Location

Greenspun Hall, UNLV

Description

Some first ladies are often condemned for being too involved with the presidents' power in politics and other first ladies find themselves condemned for the lack of involvement. First ladies, it seems, are damned if they do and damned if they don't. Consequently, Michelle Obama faces rhetorical problems, which in some respects are similar to those of previous first ladies, and in other respects are quite different. Along with the criticisms encountered by previous presidential wives, Obama faces the stereotypes African American women have endured since the inception of the nation. Michelle Obama's "Let's Move" campaign serves as a rhetorical attempt to overcome those rhetorical problems. Her speeches from the "Let's Move" campaign exemplify the strategic use of the rhetorical persona to form the image surrounding the archetypal mother and use of identification creates a constitutive audience of American families.

Keywords

African American women; Obama, Michelle, 1964-; Presidents' spouses; Rhetorical criticism; Stereotypes (Social psychology); United States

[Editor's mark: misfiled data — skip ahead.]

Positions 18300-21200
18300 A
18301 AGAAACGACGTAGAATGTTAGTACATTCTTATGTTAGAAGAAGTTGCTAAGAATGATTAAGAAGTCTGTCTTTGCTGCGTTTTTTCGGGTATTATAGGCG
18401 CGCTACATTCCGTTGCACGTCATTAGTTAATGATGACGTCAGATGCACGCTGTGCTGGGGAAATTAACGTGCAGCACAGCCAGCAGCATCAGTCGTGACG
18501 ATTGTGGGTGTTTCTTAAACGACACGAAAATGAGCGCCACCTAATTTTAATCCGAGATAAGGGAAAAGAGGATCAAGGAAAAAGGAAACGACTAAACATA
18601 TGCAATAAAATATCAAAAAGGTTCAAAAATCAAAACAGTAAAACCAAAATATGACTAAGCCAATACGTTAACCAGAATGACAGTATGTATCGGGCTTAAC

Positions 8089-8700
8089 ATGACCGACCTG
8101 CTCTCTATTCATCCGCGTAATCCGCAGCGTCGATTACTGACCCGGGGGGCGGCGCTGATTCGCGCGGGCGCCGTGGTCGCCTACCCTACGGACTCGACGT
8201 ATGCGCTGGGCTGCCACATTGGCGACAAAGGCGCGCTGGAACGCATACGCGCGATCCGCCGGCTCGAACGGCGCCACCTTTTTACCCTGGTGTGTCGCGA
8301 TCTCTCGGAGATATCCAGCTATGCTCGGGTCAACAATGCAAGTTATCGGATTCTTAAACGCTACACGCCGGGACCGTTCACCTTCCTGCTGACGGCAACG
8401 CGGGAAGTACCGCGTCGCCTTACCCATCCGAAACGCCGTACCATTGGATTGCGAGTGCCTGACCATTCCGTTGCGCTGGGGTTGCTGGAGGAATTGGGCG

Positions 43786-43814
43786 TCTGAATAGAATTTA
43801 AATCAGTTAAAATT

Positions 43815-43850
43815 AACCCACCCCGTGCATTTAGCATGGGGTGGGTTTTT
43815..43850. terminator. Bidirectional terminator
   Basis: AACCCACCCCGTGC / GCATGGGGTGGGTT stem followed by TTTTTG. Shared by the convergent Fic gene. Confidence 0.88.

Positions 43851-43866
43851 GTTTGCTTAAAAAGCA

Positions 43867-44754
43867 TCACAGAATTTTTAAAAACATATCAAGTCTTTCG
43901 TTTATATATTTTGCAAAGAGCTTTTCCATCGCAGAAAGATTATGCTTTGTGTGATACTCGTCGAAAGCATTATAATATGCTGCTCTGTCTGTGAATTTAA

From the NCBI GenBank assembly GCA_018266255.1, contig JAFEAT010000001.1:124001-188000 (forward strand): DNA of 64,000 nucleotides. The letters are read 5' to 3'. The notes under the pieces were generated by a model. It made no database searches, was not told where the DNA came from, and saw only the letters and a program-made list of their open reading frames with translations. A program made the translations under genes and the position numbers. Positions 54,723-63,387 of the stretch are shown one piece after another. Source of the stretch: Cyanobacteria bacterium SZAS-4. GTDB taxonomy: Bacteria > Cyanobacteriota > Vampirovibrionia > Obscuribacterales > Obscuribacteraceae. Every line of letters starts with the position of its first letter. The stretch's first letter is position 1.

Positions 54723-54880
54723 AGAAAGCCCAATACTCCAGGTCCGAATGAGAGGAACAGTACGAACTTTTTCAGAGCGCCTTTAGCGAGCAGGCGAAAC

Disciplines

American Politics | Gender, Race, Sexuality, and Ethnicity in Communication | Social Influence and Political Communication | Speech and Rhetorical Studies

Language

English

 
Apr 23rd, 1:00 PM Apr 23rd, 2:15 PM

Mother Knows Best The Rhetorical Persona of Michelle Obama And The "Let's Move" Campaign

Greenspun Hall, UNLV

Some first ladies are often condemned for being too involved with the presidents' power in politics and other first ladies find themselves condemned for the lack of involvement. First ladies, it seems, are damned if they do and damned if they don't. Consequently, Michelle Obama faces rhetorical problems, which in some respects are similar to those of previous first ladies, and in other respects are quite different. Along with the criticisms encountered by previous presidential wives, Obama faces the stereotypes African American women have endured since the inception of the nation. Michelle Obama's "Let's Move" campaign serves as a rhetorical attempt to overcome those rhetorical problems. Her speeches from the "Let's Move" campaign exemplify the strategic use of the rhetorical persona to form the image surrounding the archetypal mother and use of identification creates a constitutive audience of American families.